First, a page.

Winning over the "strivers" is key to the next election

Thatcher and Blair both understood the importance of aspirational voters - but do any party leaders

The battleground for the next election is already becoming clear. The decisive electoral map involves more seats in the North of England and the key voters at the next election will be the aspirational working class and lower middle class voters. Politicians need to do more to appeal to these voters if they are to have any chance of winning an overall majority in 2015.

In the last 50 years, 11 general elections have resulted in a party gaining an overall majority. Three politicians were responsible for nine of these 11 victories and all were successful because of their appeal to the "strivers". Margaret Thatcher, Tony Blair and Harold Wilson were all unique in their ability to appeal to aspirational voters, or those voters clumsily referred to by market research jargon as C1s and C2s. The other two leaders to have won overall majorities - Edward Heath and John Major - also had a unique aspirational appeal.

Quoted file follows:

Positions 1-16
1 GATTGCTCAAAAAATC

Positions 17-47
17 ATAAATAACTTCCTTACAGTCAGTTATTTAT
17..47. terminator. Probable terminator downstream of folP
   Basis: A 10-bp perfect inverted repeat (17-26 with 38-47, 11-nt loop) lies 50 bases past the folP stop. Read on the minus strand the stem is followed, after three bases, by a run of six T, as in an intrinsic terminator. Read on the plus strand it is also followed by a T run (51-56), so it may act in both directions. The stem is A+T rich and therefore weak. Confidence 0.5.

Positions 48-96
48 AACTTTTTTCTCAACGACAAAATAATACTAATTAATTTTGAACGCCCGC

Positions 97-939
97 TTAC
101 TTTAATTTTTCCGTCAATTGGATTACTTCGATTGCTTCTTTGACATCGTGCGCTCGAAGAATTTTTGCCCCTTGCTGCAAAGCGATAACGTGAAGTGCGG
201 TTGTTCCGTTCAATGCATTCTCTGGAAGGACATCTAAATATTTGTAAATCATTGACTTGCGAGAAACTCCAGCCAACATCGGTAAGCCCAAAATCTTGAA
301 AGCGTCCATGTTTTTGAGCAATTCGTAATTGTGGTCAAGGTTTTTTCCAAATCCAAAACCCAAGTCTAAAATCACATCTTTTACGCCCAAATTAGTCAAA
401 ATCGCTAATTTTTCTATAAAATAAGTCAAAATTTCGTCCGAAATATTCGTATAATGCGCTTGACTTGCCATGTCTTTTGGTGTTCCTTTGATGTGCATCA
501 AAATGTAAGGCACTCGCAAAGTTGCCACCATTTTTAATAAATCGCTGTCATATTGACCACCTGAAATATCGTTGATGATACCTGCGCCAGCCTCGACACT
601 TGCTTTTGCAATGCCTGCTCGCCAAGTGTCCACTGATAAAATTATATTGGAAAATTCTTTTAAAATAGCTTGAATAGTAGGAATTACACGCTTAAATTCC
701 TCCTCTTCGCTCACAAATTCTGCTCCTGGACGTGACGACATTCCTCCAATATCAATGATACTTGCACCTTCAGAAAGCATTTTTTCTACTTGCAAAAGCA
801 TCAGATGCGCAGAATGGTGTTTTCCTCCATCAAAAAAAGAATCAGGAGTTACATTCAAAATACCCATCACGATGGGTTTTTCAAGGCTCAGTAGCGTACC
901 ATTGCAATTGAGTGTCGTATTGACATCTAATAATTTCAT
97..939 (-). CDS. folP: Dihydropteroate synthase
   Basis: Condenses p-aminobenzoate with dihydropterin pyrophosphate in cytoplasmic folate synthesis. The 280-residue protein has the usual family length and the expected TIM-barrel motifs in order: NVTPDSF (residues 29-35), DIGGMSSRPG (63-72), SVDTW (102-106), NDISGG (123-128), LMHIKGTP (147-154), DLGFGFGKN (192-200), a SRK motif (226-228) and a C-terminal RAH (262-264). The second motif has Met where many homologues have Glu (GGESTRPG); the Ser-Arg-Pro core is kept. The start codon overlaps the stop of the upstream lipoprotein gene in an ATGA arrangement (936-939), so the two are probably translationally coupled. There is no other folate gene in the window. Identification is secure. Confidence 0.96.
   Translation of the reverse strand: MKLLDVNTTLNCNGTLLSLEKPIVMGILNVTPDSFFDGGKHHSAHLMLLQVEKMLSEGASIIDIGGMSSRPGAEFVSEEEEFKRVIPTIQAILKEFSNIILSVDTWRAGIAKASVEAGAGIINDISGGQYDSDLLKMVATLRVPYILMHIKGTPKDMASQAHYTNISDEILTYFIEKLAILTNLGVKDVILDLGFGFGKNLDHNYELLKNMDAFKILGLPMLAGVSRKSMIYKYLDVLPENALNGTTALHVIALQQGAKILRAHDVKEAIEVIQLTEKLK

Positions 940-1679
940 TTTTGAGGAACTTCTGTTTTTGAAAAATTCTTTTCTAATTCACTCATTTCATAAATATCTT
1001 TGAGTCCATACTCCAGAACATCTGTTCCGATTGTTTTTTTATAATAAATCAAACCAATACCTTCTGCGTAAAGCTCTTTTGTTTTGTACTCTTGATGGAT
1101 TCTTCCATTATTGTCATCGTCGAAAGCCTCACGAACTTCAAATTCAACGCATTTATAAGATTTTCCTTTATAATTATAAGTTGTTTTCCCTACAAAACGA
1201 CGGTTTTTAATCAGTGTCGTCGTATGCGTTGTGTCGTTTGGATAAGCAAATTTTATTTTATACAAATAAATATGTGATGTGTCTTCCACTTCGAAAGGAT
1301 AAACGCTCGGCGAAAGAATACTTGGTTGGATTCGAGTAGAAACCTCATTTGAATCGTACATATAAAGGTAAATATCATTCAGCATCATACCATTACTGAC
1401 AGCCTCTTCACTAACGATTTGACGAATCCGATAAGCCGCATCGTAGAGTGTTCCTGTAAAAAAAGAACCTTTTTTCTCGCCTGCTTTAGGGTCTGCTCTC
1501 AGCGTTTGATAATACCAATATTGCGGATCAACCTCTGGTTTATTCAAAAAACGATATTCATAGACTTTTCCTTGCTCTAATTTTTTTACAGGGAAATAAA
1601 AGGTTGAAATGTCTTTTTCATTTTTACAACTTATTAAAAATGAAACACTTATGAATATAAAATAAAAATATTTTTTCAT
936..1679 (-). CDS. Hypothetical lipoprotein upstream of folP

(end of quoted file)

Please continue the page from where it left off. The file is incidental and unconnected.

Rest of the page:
According to his biographer, the secret of the electoral success of Harold Wilson was that he was: "a reflection of what many people... were seeking: an image... of self-help, energy, efficiency and hostility to upper-class pretension and privilege. It was an image of virtue, endeavour and just reward."

Thatcher, who came from a similar aspirational background to Wilson, appealed to the same set of voters, albeit in different ways to match different times. Her appeal, based on spreading home ownership, share ownership and a belief in meritocracy chimed with the "strivers" of her time.

Blair didn't share the background of Wilson or Thatcher but did share their feel for the aspirational electors. In 2005, he argued that: "New Labour is today the party of aspiration, for middle-class and poorer families; for all. Every time we have ceded that ground in politics, we have lost. Every time we have occupied it, we've won."

Successfully appealing to aspiration is so often the key to delivering election victory in the UK, especially in key marginal seats. It was clear that neither Party at the last election had convinced sufficient numbers of aspirational voters in order to win a majority. According to Ipsos MORI, in her three election victories, Thatcher claimed an average of 40 per cent of the C2 vote (increasing the Tory share by 15 per cent in 1979). Blair averaged 46 per cent of the C2 in his three election victories, increasing the Labour share amongst C2s by 10 per cent between 1992 and 1997.

By contrast, at the last election, the Conservatives could only poll 37% of the C2 vote - only 4 per cent up on 2005. Although Labour's vote amongst the C2s had plummeted from 40 per cent at the previous election to 29% in 2010, not enough of them had turned to the Tories. "Mondeo man" didn't turn out for the Conservatives in 2010 in the same way that he had turned out for Thatcher or Blair.